Also known as DBT, this modality teaches clients skills to better manage challenging emotions and develop new ways of tolerating distress by learning relaxation and mindfulness techniques. It also offers strategies to develop healthy communication skills and navigate interpersonal conflict. Learn more about DBT.
Based on the idea that dysfunctional thought patterns lead to distressing emotions and unwanted behaviors, CBT offers solutions by challenging unhealthy thoughts and replacing them with more helpful, balanced thoughts allowing for regulation of distressing emotions. Learn more about CBT.
Eye Movement Desensitization Reprocessing enables people to heal from the emotional distress of trauma by utilizing a structured process that promotes safety, stabilization, and ultimately the processing of traumatic memories. It uses techniques that promote the development of new cognitive insights in order to lessen current emotional distress from past traumas. Learn more about EMDR.
Mindfulness practice teaches the client to be fully present in the moment and take a non-judgmental stance to thoughts and feelings. Mindfulness meditation practices relaxation to combat negative reactions and dysfunctional thoughts with the goal of reducing stress and enhancing overall well-being.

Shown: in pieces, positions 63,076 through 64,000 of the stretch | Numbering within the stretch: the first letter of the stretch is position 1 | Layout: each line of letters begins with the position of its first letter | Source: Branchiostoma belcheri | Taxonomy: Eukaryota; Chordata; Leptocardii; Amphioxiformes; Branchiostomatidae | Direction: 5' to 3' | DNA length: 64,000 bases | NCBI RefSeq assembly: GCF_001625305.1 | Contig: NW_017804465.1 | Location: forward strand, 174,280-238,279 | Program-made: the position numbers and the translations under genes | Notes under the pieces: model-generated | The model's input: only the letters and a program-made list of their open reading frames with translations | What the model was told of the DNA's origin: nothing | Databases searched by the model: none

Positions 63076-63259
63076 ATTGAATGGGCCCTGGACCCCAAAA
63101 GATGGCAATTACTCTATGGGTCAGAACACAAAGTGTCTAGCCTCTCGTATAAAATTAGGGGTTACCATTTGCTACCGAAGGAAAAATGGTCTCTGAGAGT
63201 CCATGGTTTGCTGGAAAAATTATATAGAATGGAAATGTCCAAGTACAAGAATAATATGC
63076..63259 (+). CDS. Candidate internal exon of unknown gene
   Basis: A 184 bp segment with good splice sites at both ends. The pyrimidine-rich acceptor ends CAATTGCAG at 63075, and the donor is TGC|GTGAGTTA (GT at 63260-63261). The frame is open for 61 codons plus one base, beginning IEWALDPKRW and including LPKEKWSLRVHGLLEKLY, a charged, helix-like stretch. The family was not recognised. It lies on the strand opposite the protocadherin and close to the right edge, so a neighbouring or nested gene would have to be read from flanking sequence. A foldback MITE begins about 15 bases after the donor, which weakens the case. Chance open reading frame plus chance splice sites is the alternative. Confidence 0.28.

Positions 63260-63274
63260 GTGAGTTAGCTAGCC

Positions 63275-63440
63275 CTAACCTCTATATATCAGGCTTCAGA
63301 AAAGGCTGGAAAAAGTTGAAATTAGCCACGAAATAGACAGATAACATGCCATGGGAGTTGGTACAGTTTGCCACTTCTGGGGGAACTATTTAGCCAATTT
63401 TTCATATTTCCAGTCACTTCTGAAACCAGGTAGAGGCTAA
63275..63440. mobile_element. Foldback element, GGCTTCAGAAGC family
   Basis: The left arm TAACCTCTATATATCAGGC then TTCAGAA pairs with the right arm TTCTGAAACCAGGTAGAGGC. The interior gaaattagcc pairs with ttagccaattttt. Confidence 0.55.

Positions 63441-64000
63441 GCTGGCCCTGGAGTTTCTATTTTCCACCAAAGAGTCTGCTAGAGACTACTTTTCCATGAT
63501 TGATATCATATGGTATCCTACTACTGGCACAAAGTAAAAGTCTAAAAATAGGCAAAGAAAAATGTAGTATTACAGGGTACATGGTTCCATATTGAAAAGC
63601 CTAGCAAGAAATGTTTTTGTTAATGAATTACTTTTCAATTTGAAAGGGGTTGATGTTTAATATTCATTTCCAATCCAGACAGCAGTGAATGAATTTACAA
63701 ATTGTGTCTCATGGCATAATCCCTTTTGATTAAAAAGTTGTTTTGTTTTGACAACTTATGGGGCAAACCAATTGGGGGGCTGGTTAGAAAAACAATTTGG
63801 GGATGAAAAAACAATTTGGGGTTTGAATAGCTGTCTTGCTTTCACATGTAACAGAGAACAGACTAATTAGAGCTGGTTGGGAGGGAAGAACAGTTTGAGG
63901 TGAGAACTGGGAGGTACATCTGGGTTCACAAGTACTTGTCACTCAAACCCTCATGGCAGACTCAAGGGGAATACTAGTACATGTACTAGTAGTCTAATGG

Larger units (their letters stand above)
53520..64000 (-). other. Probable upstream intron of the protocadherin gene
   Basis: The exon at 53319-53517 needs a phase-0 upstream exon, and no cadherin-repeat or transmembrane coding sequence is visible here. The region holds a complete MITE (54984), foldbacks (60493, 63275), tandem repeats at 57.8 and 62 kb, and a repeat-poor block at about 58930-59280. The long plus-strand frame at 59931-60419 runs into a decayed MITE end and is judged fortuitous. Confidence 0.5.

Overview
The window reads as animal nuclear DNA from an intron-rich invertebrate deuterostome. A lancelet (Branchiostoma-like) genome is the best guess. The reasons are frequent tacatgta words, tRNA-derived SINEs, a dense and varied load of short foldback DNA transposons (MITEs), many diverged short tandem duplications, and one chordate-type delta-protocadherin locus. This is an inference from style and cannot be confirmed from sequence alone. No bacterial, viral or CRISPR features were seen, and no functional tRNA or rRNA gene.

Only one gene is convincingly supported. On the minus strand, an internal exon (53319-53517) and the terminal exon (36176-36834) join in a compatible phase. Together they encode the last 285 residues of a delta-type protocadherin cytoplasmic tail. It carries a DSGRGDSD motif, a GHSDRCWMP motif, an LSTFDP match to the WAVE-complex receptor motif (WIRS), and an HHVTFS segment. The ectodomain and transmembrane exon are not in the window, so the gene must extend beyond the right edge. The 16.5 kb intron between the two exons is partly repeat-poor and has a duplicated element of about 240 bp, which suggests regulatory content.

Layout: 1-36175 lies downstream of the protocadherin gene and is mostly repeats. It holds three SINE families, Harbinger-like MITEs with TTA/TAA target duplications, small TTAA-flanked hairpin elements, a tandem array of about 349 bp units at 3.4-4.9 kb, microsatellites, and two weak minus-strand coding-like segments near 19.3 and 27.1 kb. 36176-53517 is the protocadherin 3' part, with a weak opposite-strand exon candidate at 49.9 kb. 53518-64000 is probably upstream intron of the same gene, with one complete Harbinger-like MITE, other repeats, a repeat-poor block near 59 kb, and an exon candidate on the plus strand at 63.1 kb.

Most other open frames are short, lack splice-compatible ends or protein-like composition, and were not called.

Internal Family Systems (IFS) is an evidence-based integrative therapy that works from the assumption that each person's internal world is made of up a core self as well as many inner parts or subpersonalities that inform our actions and ways of being. Founded by Dr. Richard Schwartz, IFS works to identify parts and better understand the role of these various parts so that emotional healing can occur. This modality is often used for those with dissociation and trauma.
This approach focuses on finding solutions in the present and exploring hopes and goals for the future. It does not go back in time or analyze problems, but instead believes that client has the knowledge and strengths to solve his or her own problems with the therapist to help guide the process using solution-oriented questions.
Exposure therapy helps people confront their fears by replacing avoidance behaviors with a process that gradually exposes the client to their fear in a safe, supportive way. By slowly increasing the difficulty of the exposure, the client becomes less sensitive and is able to replace negative associations with more realistic views.